Strat-O-Matic is a game company based in Glen Head, New York, that develops and publishes sports simulation games. It produces tabletop baseball, American football, basketball, and ice hockey simulations, as well as personal computer adaptations of each, but it is primarily known for its baseball game.
Strat-O-Matic began as a company in 1961, when Hal Richman, a Bucknell University mathematics student, began selling an early version of his baseball tabletop game out of his basement, buying advertising space in Sports Illustrated to aid sales. Richman lost money until 1963, when his decision to release a game containing one card for each player in Major League Baseball resulted in greatly increased sales. Richman later released a football game in 1968, an "advanced" baseball game in 1972, a basketball game in 1973, and a hockey game in 1978.
Strat-O-Matic's statistical research and game development methods are implemented with the intent of replicating athletes' abilities as accurately as possible, giving the gamer the feel of making managerial decisions.
In February 2011, Strat-O-Matic celebrated its 50th anniversary with an opening day event at the Community Church of New York. This was a change from the normal opening day festivities of fans lining up outside the company's headquarters in Glen Head to pick up their new baseball products. At this event, over 500 people attended and heard from panelists including Doug Glanville, Rick Peterson and STATS, Inc. founder John Dewan.
It is believed the Jack Edwards Memorial Strat-o-Matic Baseball League, established in 1974 and based in Minnesota, is the longest continuing face-to-face league of players, with 4 original managers still playing.
In a Strat-O-Matic game, each athlete is represented by a player card, on which are printed various ratings and result tables for dice rolls. A player, who may play solitaire or against another player, is in charge of making strategic and personnel decisions for his/her team, while determining the results of his/her decisions by cross-referencing dice rolls with a system of printed charts and tables. (The basic scheme may be understood in connection with the adjoining images, representing the baseball game. One die selects which column is used on either the batter or the pitcher card, while the other two dice specify the outcome within the column.)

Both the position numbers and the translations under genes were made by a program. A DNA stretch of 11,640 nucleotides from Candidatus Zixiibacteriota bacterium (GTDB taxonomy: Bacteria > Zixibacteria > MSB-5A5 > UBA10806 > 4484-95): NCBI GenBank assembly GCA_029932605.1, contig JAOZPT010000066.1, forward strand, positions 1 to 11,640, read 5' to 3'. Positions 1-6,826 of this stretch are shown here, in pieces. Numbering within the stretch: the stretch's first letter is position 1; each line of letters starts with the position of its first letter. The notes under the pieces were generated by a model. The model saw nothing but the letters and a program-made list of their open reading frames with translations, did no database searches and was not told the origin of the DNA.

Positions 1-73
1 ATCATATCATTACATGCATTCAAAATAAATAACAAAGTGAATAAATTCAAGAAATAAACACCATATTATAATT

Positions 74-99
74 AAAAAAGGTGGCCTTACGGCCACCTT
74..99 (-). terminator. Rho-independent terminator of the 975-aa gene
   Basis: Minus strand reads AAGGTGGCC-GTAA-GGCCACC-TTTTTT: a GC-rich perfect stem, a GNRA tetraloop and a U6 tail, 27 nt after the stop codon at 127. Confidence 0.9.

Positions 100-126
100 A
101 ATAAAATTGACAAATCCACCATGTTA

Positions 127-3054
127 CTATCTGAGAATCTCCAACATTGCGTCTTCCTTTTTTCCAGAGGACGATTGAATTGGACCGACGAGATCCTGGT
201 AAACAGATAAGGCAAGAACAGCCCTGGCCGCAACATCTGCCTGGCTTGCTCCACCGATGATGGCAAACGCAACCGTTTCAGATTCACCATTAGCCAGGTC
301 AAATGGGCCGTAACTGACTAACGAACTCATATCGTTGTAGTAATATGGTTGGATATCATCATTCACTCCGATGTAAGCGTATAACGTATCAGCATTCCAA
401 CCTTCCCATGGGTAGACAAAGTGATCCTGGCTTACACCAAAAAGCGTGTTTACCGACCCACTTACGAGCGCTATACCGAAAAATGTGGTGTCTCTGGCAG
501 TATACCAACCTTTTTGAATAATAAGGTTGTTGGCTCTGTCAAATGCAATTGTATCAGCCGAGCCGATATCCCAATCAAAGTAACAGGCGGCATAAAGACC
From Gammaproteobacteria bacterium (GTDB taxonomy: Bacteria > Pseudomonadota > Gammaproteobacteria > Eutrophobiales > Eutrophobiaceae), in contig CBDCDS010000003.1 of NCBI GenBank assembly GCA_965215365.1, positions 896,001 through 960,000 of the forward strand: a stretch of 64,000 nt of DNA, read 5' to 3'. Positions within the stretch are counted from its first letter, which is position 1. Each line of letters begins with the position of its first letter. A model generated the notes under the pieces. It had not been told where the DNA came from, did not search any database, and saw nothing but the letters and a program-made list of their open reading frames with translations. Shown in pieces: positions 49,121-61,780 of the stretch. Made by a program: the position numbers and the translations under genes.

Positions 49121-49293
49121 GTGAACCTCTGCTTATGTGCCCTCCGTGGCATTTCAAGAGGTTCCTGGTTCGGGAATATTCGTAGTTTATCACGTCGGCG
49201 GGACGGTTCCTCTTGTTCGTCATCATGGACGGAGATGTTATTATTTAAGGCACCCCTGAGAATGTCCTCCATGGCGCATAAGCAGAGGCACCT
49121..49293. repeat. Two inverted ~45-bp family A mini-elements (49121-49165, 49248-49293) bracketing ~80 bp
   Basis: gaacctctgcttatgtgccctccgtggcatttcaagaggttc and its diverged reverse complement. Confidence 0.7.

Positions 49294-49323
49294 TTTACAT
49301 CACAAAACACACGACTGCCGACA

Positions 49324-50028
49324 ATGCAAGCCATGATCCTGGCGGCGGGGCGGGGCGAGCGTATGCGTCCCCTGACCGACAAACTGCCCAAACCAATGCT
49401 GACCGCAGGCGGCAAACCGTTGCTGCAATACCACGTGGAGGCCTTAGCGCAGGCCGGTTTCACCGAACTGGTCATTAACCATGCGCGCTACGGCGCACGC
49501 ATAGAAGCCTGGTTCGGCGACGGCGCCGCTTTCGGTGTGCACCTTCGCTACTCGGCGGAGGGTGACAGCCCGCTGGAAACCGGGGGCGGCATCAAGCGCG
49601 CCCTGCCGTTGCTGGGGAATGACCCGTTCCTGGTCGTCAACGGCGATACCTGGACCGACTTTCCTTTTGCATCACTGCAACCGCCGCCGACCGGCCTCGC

The results on the player cards are determined by a combination of the respective athlete's real-life statistics for the previous year and (mostly in the case of the baseball game) independent research of news articles and scouting reports. All Strat-O-Matic games offer a "basic", "advanced", and "super-advanced" version; the more advanced versions give more strategic options to players while taking into account additional nuances of an athlete's abilities (e.g., in baseball, differences in hitting vs. left-handed or right-handed pitchers). The computer adaptations essentially rely on the same algorithms as the tabletop games, but they have the additional advantages of faster play and statistics compilation.
When the new Strat-O-Matic baseball cards are released each year in late January or early February -- an event that hundreds of players commemorate by showing up in the cold at the company's headquarters--controversy soon follows over the deservedness of such statistics. One such instance occurred in January 2008 when David Alan Tieche filibustered outside of the Glen Head headquarters for 42 hours in protest over Alex Rodriguez's card rankings being inflated due to steroid use.
Strat-O-Matic games are generally recognized as very influential; they have been played by a wide variety of sports fans, including professional athletes themselves.
Former major leaguer Doug Glanville is an avid Strat-O-Matic player and advocate of the company, and his ex-teammate and noted gamer Curt Schilling also plays. Former New York Mets teammates Keith Hernandez and Lenny Dykstra also have proclaimed their devotion. After homering in the ninth inning of Game 3 of the 1986 National League Championship Series, Dykstra said that the last time he had done such a thing was when he played Strat-O-Matic against his brother.
Broadcaster Bob Costas often played Strat-O-Matic in his youth, and credits the game with teaching him about baseball, for instance the importance of on-base percentage and slugging percentage. Author Buzz Bissinger says that "Strat-O-Matic changed my life."
Computer sports game designers and producers such as Trip Hawkins and Richard Hilleman have been lifelong Strat-O-Matic players, indirectly influencing the development of rival computer baseball simulation games. In the book Magic the Gathering: The Pocket Players' Guide, it was mentioned that Strat-O-Matic was a strong influence in the game design work of Richard Garfield.